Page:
7 Soc.sec.rep.ser. 134, Unempl.ins.rep. Cch 15,571helen J. Huseby, Appellant, v. Margaret M. Heckler, Secretary of Health and Human Services, Appellee, 746 F.2d 447 (8th Cir. 1984)Annotate this Case
Mark G. Schneider, Fargo, N.D., for appellant.
Mary Lee Bartman, for appellee.
Before HEANEY, Circuit Judge, HENLEY, Senior Circuit Judge, and JOHN R. GIBSON, Circuit Judge.
Helen J. Huseby appeals from the district court's order granting summary judgment to the Secretary of Health and Human Services (Secretary). The issues on appeal are whether the Secretary applied the proper standard in evaluating Huseby's complaints of pain and other subjective complaints, and whether the Secretary's decision denying disability is supported by substantial evidence. For the reasons set forth below, we reverse.
Huseby is fifty-eight years old. She married Lyle Huseby on June 2, 1947, and continued to be married to him until his death on June 7, 1977. Doctors have diagnosed her as suffering from diabetes insipidus, chronic obstructive lung disease, asthma, leg varicosities, arthritis, obesity, hypertension, and allergies. Huseby filed an application for widow's insurance benefits on December 9, 1977, alleging an onset of disability in April of 1967. This claim was denied. She filed a second application on February 13, 1981, alleging an onset date of January 2, 1968. This claim was also denied initially and on reconsideration. Huseby appealed. An administrative law judge (ALJ) determined that Huseby was entitled to benefits with an onset date of April 14, 1981.
The Appeals Council reviewed the ALJ's decision on its own motion, and determined that Huseby was not entitled to benefits. Huseby filed suit for review of this decision in the United States District Court for the District of North Dakota. The district court granted the Secretary's motion for summary judgment, and dismissed the case on December 12, 1983. Huseby then brought this appeal.
To prove her disability, Huseby must show she suffers physical or mental impairments which the Secretary deems sufficient to preclude her from engaging in any gainful activity. 42 U.S.C. § 423(d) (2) (B). This is a stricter standard than the "substantial gainful activity" standard for wage earner's disability claims. Pursuant to the Secretary's regulations, Huseby must suffer from an impairment listed in Appendix 1 to Subpart P of 20 C.F.R. part 404, or suffer from one or more unlisted impairments which alone or in combination equal a listed impairment. 20 C.F.R. Secs. 404.1577-1578. Age, education, and work experience are not considered. Id.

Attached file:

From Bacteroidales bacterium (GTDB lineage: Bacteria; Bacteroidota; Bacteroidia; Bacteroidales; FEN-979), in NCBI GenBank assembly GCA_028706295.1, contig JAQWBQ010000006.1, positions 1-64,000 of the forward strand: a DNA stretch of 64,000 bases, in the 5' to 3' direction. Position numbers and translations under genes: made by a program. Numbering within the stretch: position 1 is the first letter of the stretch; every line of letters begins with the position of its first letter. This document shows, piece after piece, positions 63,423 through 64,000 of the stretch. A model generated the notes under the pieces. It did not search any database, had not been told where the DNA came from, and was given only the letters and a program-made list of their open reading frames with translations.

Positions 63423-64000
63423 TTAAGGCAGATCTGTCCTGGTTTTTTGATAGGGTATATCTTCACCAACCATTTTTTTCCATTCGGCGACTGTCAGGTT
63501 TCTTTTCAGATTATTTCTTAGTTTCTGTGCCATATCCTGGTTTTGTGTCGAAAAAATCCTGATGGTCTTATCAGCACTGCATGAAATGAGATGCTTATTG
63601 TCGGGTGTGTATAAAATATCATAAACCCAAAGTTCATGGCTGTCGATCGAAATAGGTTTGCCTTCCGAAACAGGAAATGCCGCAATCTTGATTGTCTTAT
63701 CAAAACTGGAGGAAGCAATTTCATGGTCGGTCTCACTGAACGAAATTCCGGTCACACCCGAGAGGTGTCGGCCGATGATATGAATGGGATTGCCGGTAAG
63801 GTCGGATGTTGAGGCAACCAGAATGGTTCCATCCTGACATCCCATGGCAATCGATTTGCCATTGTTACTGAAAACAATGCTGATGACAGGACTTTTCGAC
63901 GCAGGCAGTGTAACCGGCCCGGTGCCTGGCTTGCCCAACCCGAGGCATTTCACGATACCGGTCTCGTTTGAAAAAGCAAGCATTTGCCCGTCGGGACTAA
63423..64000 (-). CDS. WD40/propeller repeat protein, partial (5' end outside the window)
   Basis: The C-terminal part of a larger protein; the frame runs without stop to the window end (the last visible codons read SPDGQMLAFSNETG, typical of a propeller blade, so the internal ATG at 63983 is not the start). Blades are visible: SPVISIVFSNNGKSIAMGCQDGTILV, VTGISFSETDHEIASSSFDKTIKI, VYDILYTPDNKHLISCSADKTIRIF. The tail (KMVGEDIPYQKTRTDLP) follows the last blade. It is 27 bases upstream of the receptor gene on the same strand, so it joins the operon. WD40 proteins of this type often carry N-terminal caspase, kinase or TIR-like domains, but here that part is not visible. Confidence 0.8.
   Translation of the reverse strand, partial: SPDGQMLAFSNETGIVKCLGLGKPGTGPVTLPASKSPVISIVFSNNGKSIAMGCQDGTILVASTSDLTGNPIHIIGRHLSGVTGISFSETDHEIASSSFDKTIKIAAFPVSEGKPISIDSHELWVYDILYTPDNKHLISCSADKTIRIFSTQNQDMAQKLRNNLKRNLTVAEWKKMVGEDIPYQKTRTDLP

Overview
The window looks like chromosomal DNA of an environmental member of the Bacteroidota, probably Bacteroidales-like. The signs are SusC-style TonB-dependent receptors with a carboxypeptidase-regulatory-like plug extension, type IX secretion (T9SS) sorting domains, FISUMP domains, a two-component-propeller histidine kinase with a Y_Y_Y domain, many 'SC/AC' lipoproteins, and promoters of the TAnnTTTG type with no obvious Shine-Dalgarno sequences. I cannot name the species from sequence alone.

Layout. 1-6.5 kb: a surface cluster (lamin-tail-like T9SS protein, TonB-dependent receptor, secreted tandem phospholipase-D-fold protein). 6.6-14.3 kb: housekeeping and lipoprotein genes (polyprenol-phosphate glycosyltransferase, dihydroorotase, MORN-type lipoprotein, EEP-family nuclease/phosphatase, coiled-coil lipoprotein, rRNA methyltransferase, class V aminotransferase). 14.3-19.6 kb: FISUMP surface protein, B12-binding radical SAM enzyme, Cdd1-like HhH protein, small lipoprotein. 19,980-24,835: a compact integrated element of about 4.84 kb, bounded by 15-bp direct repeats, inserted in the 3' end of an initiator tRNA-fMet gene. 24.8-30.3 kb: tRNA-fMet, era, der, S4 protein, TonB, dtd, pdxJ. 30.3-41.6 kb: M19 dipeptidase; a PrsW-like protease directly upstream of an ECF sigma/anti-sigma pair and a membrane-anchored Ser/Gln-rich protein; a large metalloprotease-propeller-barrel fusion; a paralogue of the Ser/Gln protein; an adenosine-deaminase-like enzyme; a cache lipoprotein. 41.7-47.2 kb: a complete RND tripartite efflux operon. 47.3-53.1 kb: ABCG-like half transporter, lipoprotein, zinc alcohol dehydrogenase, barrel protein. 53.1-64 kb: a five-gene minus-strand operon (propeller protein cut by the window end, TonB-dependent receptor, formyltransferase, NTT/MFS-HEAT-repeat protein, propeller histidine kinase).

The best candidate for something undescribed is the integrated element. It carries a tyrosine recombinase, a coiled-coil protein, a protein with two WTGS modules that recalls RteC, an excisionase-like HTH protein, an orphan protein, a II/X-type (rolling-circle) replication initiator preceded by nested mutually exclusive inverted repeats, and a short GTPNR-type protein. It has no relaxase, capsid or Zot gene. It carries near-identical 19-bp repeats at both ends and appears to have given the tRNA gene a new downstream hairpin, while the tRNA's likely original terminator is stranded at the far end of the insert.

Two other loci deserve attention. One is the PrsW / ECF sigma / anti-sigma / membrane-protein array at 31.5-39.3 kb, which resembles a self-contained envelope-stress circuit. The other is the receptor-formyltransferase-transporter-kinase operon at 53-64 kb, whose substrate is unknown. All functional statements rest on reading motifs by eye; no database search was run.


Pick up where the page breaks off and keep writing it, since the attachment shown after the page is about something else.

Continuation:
We find several errors by the Secretary which require reversal. First, in reversing the ALJ's decision, the Appeals Council applied the wrong legal standard in evaluating Huseby's complaints of pain and discomfort. In the hearing before the ALJ, Huseby complained of dehydration and urinary incontinence due to her diabetes insipidus, discomfort due to her chronic lung condition and allergies, and pain in her legs due to arthritis and varicose veins. In Polaski v. Heckler, 739 F.2d 1320 (8th Cir. 1984), this Court issued an order which affirmed the proper standard for evaluating pain and other subjective complaints in determining disability. We stated:
While the claimant has the burden of proving that the disability results from a medically determinable physical or mental impairment, direct medical evidence of the cause and effect relationship between the impairment and the degree of claimant's subjective complaints need not be produced. The adjudicator may not disregard a claimant's subjective complaints solely because the objective medical evidence does not fully support them.
Id. at 1322.
In evaluating Huseby's complaints of pain and discomfort, the Appeals Council stated:
These symptoms must be associated with relevant abnormal clinical and/or laboratory findings. The Council believes the claimant's allegations of disabling pain and discomfort are not adequately supported by the medical evidence of record * * *.
The Appeals Council did acknowledge that Huseby "is not taking large amounts of narcotizing medications, * * * is able to accomplish light household chores, and * * * is able to drive an automobile." This may be an attempt by the Council to acknowledge factors aside from the objective medical evidence, but the attempt is inadequate because the Council in its own words stated that it dismissed Huseby's complaints because they were not supported by medical evidence.